The locking mechanism for the placement of the telescoping bollard in both the extended and retracted positions is through a rotating activation s-flange affixed in a corner of the quadrangular box-like container. A key activated spring lock controls movement of the rotating s-flange. The spring lock prohibits rotation of the s-flange and thus unauthorized extension or retraction of the telescoping bollard. Affixed to the lower end of the springlock at a right angle is said s-flange. The s-flange extends horizontally and when rotated to a locked position rests atop the control head of the telescoping bollard prohibiting upward movement. When the telescoping bollard is fully extended the s-flange is rotated and extends horizontally into a receiving slot located in the lower end of the telescoping bollard. When the flange is rotated into the receiving slot upward or downward movement of the telescoping bollard is prohibited. When rotated to an open position the s-flange does not prohibit upward or downward movement of the telescoping bollard.

As illustrated in FIG. 1 the security barrier is comprised of a tubular foundation casing 1 permanently installed below the grade, and a telescoping bollard 2 which is telescopically extended out of the foundation casing 1. The telescoping bollard has a retracted, non-obstructing position and an extended obstructing position. The foundation casing 1 has a central axis extending longitudinally 24 which is co-alligned with the central axis of the telescoping bollard 2. The foundation casing 1 is made of tubular steel and has a diameter of approximately 165 mm. The telescoping bollard 2 is also made of tubular steel and has a diameter of 150 mm whereas the diameter is to ensure sufficient weight and stability. The foundation casing 1 is anchored in a conical concrete foundation 3 and is seated upon a bed of gravel 4 which ensures effective subterranean drainage of surface waters.

As illustrated in FIG. 4 the telescoping bollard 2 has running on its exterior vertical length from starting from the bottom up to approximately 1/3 its full length, two circumferentially located guide-rails 5. The two circumferentially located guide-rails 5 receive between them a metal guide strip 29 running vertical and welded to the inner wall of the foundation casing 1. The guides-rails 5 and the metal guide strip 29 prohibit rotation of the telescoping bollard 2 on its vertical axis. Also located on the exterior walls of the telescoping bollard 2, along the intersects of hypothetical equilateral triangle 31 which has one corner centered on guide strip 29, and running 1/3 its vertical length from the bottom up are two additional metal bushings 30. Metal bushings 30 ensure proper space is maintained between the telescoping bollard 2 and the foundation casing 1 so that fine particles of dirt an debris can fall and surface water can properly drain on to the crushed rock foundation 4.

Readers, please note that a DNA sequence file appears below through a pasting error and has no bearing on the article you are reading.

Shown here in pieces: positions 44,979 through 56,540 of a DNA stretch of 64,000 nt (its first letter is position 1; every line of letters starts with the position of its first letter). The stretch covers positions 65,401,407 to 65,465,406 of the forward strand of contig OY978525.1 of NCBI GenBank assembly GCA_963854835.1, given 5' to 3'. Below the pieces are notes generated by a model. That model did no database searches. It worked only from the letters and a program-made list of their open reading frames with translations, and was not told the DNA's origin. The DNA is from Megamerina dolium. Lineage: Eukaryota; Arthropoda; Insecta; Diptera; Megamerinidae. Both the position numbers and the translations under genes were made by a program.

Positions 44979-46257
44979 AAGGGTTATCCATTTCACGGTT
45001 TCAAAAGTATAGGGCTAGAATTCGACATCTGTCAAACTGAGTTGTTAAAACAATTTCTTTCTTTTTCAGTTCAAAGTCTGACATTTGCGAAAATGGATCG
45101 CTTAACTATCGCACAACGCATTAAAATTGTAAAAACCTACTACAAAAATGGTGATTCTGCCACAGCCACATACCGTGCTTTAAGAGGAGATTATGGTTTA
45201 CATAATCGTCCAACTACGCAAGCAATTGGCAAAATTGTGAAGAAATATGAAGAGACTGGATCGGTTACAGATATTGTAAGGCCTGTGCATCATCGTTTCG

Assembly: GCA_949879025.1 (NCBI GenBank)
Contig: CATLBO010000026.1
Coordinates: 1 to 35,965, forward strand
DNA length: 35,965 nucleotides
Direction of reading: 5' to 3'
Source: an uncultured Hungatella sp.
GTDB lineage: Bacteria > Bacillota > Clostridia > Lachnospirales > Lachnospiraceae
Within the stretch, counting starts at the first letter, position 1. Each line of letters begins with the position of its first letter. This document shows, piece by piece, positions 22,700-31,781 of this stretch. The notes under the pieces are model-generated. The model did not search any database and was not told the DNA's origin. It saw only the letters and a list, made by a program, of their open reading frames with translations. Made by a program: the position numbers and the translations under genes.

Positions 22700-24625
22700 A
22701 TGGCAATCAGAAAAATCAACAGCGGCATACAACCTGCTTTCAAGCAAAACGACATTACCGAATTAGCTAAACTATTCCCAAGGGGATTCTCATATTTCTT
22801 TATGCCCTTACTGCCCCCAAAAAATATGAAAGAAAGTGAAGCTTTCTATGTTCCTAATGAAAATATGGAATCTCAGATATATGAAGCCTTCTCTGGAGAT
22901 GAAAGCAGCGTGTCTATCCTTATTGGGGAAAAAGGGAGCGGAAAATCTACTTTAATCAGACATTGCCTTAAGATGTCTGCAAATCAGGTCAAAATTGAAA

As also illustrated in FIGS. 1, 2 and 4, located between the telescoping bollard 2 and the foundation casing 1 along the vertical axis 24 is a gas spring 6 lift mechanism. The telescoping bollard 2 is assisted in movement from the retracted position to the extended position via gas spring 6. The gas spring is comprised of a compression cylinder 9, which has a flanged eyelet 33 welded to its upper end, and a piston rod 7 which extends from its lower end. The lower end of the gas spring piston rod 7 is externally threaded and screwed into the internal threads of socket 8. The threaded socket 8 is centered upon a quadrilateral connecting brace 19 transversing the diameter of the bottom of the foundation casing 1 and is welded in place. The quadrilateral connecting brace 19 is welded to the lower inner walls of the foundation casing 1. The compression cylinder 9 of the gas spring 6 is affixed to the upper end of the telescoping bollard 2 with a cotter pin 34 or similar device through its flanged eyelet 33 to a clevis 10 located and molded in the underside of the telescoping bollard control head 11.

As illustrated in FIGS. 1 and 2 fastened to the top of telescoping bollard 2 is a control head 11 which is affixed to the telescoping bollard 2 with two diametrically opposite sunken screws 20 or the like. The screws 20 are screwed into diametrically opposite metal sockets 25 welded on the upper inner wall of the telescoping bollard 2 and flush with its upper end. The control head 11 contains by design an integrated hand grip 12. On the upper end of the foundation bollard 1 is a steel collar 13 affixed to prohibit large particles of dirt and debris from falling between the foundation casing 1 and the telescoping bollard 2. and also serves as a mechanism to prohibit total extension of the telescoping bollard 2 out of the foundation casing 1.

As illustrated in FIGS. 1, 2, and, 3 a feature of the device in this embodiment is that when in the retracted position it is completely embedded below the surface in a box-like container 15. The box like container is comprised of a metal cover 37 which is housed in box-like cover metal frame 36. Box-like container frame 36 is in the form of an L shaped angle iron which has one flange horizontal with the ground surface and one flange vertical and welded to the four metal box-like container walls 26. Welded to the four metal box-like container walls 26 is the box-like container metal bottom 27. Dependent upon the geographic location of emplacement of the device box-like container metal bottom 27 can have drainage outlets 38.